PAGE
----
Is the patient's right to die evolving into a duty to die? Medical decision making and ethical evaluations in health care

Charles L. Sprung, Leonid A. Eidelman, Avraham Steinberg

Research output: Contribution to journalArticlepeer-review

5 Scopus citations


When patient or family requests for continued life-sustaining treatments conflict with doctor recommendations, different conclusions as to what is beneficial for the patient may arise. Past practices usually accepted patient or family requests based on the principle of autonomy or that the doctor's primary responsibility is to the individual patient. Many patients die in intensive care units after doctors forego life-prolonging interventions. Health care changes and cost containment have led to a change in the classical ethical model of the patient-doctor relationship such that concerns for societal requirements increasingly overrule those for individual patient needs. The ability to keep patients alive with little likelihood of recovery and the recognition of escalating health costs have led to calls for the needs of society and distributive justice to be taken into account. A tendency to justify a duty to die for these patients has arisen. Recent legal decisions in cases with conflicts between families and health care providers and institutions over foregoing life-sustaining therapies have decided for the families against doctors and hospitals, compelling institutions and their staff to act contrary to their ethical views. Value judgments of doctors are sometimes confused with medical indications for therapy. Doctors have defined therapies as futile or non-beneficial based on their own values and even withdrawn life-sustaining treatments without patient or family input. In some cases, the right to die is leading to the duty to die even against patient or surrogate wishes. Such observations indicate the need for rigorous analyses of medical decision making in this context and for ethical evaluations in health care in general.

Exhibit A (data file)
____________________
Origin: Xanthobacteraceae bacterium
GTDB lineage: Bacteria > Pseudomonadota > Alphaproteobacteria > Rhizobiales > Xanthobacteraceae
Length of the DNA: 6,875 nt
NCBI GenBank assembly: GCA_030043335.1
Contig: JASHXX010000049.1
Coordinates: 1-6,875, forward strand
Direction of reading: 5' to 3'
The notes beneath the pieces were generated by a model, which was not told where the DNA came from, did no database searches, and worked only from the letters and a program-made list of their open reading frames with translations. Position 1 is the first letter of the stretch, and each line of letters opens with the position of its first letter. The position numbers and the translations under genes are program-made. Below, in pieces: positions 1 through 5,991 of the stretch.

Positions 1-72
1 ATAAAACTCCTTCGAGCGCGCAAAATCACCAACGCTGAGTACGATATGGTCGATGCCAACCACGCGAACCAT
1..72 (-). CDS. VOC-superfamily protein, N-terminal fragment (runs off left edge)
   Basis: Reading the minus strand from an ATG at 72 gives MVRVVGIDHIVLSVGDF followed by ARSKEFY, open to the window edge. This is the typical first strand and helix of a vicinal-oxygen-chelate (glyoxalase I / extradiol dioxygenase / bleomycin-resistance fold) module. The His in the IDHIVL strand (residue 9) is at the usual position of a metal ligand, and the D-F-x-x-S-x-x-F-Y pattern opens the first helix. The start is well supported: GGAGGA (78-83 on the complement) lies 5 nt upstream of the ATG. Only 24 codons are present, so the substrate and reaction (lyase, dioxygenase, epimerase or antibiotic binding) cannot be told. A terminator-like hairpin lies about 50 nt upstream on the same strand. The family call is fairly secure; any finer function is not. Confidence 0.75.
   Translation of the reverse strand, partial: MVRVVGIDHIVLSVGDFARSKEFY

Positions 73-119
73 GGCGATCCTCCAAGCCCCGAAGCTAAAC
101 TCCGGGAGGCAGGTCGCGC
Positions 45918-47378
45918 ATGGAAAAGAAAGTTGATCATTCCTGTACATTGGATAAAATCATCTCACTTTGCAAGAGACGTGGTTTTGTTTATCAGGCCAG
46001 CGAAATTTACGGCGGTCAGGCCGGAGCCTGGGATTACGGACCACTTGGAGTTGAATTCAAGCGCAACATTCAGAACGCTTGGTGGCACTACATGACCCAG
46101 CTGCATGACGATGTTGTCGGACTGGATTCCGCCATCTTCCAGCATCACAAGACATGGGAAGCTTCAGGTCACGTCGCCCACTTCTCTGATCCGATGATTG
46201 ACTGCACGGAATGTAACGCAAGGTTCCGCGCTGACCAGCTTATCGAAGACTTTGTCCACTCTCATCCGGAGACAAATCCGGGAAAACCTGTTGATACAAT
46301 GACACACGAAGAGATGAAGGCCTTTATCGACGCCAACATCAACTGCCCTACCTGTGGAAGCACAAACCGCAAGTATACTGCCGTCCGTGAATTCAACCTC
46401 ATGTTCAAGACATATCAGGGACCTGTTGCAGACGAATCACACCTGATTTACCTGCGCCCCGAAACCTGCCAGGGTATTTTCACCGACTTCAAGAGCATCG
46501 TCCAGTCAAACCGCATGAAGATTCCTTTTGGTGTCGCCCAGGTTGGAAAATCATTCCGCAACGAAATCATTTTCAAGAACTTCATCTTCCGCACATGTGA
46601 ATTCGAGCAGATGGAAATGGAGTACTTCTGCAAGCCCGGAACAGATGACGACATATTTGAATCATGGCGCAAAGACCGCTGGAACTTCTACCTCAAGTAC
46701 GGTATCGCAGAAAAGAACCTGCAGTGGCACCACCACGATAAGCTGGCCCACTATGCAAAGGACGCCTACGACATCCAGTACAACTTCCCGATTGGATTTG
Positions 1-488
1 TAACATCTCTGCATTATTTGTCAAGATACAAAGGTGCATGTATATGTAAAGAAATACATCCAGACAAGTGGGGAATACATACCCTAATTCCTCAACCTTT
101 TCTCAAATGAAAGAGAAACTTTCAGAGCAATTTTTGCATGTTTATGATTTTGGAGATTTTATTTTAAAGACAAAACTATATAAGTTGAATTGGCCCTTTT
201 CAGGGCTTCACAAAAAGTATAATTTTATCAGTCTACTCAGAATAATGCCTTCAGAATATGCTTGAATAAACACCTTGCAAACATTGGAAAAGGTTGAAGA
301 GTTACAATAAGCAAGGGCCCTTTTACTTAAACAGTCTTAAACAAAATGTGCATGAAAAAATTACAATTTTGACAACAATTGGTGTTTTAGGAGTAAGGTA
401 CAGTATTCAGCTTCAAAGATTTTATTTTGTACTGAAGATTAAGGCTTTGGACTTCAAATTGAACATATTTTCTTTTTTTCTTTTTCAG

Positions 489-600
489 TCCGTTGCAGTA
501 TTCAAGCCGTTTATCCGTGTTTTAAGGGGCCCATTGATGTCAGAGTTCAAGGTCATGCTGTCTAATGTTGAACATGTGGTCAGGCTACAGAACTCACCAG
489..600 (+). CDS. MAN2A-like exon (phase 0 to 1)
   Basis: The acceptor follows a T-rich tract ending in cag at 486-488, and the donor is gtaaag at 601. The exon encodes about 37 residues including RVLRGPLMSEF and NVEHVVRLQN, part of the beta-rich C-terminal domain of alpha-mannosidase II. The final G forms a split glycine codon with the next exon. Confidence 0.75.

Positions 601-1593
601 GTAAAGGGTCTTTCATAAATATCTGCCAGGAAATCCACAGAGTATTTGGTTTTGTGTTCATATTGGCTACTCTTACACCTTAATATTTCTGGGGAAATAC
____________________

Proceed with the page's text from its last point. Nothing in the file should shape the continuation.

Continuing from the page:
Original languageEnglish
Pages (from-to)69-75
Number of pages7
JournalJournal of Evaluation in Clinical Practice
Issue number1
StatePublished - Feb 1997
Externally publishedYes


  • Doctor-patient relationship
  • Duty to die
  • Futility
  • Medical ethics
  • Medical responsibility
  • Societal needs


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